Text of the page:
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Draft Personal Data Protection Bill is taking focus away from individual privacy, say experts

The bill was finalised and adopted by the Parliamentary panel on November 22, and would be tabled in the Winter Session of Parliament. The bill was first proposed in 2018 by the expert committee headed by Justice BN Srikrishna following the Supreme Court judgement that ruled that privacy is a fundamental right.

November 25, 2021 / 04:21 PM IST
(Representative Image)

(Representative Image)


The Personal Data Protection Bill has conflated issues by bringing in social media and non-personal data and exempting the government from purview, experts have said. This only muddied the waters by taking the focus away from individual privacy, they noted.


While the bill seeing the light of the day is a welcome move, experts have raised several concerns that need to be addressed.


The bill was finalised and adopted by the Parliamentary panel on November 22, and will be placed in the Winter Session of Parliament. The bill was first proposed in 2018 by the expert committee headed by Justice BN Srikrishna following the Supreme Court judgement that ruled that privacy is a fundamental right.


Conflating issues


The key concerns raised are around the introduction of social media into the PDP bill, which was not specified in the initial version. The bill states that the social media intermediaries could be treated as publishers and should be subjected to stringent regulation.

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“When I saw the PDP bill, 2019 for the first time, it was a shock to see the social media platform on the bill. This was not the place,” said a source, who worked on the bill right from 2017. According to the source, the bill was expected to look at the large picture and this inclusion should have been avoided. Instead, this muddies the waters, the source added.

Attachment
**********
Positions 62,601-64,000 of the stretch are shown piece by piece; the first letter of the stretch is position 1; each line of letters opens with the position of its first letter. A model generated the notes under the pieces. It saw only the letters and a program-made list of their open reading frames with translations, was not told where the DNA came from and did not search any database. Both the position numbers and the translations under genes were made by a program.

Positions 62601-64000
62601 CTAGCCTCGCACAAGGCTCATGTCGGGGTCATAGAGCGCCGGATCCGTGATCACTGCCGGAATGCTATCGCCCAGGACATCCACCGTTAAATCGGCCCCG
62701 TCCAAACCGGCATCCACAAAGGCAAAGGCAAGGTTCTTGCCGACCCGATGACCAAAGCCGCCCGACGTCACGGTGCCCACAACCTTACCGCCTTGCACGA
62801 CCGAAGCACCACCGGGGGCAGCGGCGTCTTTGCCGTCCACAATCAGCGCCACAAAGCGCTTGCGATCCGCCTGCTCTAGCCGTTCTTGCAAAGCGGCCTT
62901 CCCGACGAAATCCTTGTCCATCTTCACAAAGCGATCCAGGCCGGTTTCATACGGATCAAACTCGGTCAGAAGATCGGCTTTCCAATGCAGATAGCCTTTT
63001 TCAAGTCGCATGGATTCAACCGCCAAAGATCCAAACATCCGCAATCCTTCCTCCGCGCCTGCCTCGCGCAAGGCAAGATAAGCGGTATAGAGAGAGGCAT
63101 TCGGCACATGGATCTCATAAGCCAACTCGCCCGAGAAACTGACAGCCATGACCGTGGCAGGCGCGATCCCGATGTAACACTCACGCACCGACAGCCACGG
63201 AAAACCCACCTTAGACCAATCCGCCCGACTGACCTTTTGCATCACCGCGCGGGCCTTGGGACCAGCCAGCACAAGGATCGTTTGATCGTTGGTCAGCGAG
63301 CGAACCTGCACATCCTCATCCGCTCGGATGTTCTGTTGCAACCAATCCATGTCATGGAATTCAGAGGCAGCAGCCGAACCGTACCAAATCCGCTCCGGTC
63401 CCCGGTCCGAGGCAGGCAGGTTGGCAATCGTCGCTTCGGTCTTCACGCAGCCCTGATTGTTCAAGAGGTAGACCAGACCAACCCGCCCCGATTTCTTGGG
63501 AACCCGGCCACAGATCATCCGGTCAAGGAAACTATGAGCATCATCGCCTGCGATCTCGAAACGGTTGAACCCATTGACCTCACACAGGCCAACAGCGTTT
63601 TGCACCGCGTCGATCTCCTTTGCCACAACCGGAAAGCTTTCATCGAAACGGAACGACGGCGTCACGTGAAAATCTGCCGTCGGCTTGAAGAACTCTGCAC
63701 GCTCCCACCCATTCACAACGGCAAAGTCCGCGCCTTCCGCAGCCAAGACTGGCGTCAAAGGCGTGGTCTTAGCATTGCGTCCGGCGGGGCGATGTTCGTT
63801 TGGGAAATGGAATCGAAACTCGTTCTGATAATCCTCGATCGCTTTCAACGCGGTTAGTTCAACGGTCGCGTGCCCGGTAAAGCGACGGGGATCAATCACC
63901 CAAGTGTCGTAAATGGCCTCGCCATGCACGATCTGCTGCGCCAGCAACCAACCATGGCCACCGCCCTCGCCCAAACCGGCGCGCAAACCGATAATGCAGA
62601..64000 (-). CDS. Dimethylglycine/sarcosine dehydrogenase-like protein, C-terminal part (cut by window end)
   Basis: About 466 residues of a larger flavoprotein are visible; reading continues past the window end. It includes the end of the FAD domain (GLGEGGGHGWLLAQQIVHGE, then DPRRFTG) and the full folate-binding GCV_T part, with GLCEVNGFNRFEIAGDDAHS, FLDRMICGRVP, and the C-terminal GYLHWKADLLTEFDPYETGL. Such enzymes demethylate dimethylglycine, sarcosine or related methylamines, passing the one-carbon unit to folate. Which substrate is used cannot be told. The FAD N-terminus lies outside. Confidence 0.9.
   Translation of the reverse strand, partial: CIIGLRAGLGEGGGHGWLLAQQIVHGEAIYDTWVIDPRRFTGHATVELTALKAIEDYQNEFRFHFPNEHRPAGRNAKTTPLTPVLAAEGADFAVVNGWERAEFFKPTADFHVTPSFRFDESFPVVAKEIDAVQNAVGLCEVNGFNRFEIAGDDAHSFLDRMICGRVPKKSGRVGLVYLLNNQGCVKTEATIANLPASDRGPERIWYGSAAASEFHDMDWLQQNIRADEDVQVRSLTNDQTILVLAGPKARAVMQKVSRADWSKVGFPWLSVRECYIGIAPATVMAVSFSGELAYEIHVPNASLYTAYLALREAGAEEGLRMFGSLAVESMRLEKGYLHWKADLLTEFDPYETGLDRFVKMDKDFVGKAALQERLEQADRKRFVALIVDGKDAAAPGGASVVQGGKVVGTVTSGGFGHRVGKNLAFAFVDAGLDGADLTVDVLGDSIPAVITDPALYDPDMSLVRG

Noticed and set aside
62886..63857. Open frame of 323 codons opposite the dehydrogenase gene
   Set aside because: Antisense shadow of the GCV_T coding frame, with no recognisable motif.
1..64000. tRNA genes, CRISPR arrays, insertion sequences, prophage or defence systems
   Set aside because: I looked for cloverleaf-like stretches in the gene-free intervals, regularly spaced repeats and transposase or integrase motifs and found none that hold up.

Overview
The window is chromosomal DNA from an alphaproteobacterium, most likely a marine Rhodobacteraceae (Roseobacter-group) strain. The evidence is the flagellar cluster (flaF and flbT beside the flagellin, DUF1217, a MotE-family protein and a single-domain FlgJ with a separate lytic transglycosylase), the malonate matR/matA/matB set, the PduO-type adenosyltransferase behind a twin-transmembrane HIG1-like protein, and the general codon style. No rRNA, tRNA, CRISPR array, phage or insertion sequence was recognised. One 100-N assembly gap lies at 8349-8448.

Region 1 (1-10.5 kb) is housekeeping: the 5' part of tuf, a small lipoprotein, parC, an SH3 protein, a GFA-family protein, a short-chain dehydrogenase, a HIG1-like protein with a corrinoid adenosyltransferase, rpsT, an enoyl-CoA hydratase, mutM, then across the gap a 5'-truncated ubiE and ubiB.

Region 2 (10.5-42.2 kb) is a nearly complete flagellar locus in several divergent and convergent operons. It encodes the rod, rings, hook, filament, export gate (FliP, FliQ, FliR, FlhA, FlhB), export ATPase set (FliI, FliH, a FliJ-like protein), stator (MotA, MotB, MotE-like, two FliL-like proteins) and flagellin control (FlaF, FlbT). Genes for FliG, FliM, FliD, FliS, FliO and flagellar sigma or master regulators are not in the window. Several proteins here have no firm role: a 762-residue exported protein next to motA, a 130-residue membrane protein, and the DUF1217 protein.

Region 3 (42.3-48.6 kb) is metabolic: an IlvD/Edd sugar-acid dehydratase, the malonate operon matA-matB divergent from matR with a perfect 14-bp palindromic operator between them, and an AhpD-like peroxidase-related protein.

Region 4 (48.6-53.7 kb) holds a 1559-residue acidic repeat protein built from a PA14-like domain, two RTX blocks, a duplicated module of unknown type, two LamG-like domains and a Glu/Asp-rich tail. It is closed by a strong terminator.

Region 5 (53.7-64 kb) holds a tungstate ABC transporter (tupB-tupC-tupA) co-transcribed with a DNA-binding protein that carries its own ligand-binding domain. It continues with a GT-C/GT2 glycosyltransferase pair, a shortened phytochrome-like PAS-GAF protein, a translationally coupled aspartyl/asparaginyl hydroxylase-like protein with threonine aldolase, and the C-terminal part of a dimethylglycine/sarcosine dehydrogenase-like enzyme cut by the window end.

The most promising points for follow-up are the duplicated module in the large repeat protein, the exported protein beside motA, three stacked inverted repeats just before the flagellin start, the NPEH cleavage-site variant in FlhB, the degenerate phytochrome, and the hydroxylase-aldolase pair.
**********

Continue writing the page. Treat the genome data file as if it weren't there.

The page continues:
Supratim Chakraborty, Partner, Khaitan & Co, concurs. “The Personal Data Protection Bill was supposed to be an umbrella legislation covering data protection. It was never made to go into granular details or issues such as the social media platform,” he explained.


According to him, there are clearly many issues around these platforms and people are trying to do a lot of things. “You already have an avenue in the Information Technology Act that has been revamped, and maybe you can work around that. So the issue is that I think somewhere there is a lack of understanding about where (the bill) started from,” he added.


However, these are not the only issues. Ameet Datta, Partner, Saikrishna & Associates, pointed out that the bill is also conflating personal data with non-personal, which could be an issue. According to experts, this could lead to implementation challenges and might not yield intended results.


Other concerns include the need for a formal certification process for digital and IoT devices, and other hardware devices for data security. The draft also mandates a 72-hour timeline for companies to notify breaches. According to experts, this again was too granular for an umbrella regulation.


The experts quoted above agreed that the bill, while looking to address many issues, has strayed from the core, which is the data privacy of an individual.


Khaitan's Chakraborty observed, "In a way, yes. I also believe we are further muddying the waters, and that is what should be avoided."


Datta pointed out that "it is missing the forest for the trees." According to him, in trying to conflate issues, the draft has kept national interest at the focus rather than individual privacy, which was the point of having the data protection bill.


Excess powers to the government


Seven ministers including Jairam Ramesh, Manish Tewari, Derek O’Brien and Mahua Moitra submitted notes of dissent over provisions that give excess power to the government. The two sections that were of key concern were Section 35 and Section 12. In his dissent note, Ramesh said, “Section 35 gives almost unbridled powers to the central government to exempt any government agency from the entire Act itself.”


Section 12 allows the government to process data without consent. The ministers stated that the government can only do so with Parliamentary sanction, and without it, the law is prone to misuse.


By leaving the government out of the purview, there is a broader concern that this could lead to surveillance, violating the core idea, which is individual privacy.


Ramesh further said in his note: “The idea that August 2017 Puttuswamy judgement of the Supreme Court is relevant only for a very tiny section of the Indian population, in my view, is very deeply flawed and troubling, and is the one I reject.”

Vivek Sood, a Supreme Court lawyer, said that while these concerns are fair and should be addressed by narrowing down the exceptions, the need of the hour is to get the bill passed.

Swathi Moorthy
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